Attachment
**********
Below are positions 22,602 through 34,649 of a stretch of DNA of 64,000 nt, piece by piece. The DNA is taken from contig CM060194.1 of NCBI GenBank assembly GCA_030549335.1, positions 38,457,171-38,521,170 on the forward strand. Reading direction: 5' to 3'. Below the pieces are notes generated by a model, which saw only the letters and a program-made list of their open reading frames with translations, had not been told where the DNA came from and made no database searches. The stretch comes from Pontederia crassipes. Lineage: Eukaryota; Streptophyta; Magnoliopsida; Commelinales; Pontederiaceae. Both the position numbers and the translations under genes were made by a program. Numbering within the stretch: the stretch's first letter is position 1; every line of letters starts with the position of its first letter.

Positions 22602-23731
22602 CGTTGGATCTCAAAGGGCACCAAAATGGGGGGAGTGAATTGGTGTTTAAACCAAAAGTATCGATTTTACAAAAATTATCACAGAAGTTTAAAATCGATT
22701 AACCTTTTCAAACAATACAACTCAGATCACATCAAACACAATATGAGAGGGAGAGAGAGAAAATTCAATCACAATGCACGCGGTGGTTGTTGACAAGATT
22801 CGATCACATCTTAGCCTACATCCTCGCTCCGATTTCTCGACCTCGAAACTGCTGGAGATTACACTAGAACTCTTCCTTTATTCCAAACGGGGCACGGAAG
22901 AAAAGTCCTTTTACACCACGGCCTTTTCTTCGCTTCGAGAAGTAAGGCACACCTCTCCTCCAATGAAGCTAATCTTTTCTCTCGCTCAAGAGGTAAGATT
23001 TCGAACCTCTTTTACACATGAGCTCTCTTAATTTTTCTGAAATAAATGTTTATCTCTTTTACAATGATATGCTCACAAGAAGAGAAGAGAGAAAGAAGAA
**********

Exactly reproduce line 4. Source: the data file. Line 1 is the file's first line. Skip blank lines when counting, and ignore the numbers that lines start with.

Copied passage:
22701 AACCTTTTCAAACAATACAACTCAGATCACATCAAACACAATATGAGAGGGAGAGAGAGAAAATTCAATCACAATGCACGCGGTGGTTGTTGACAAGATT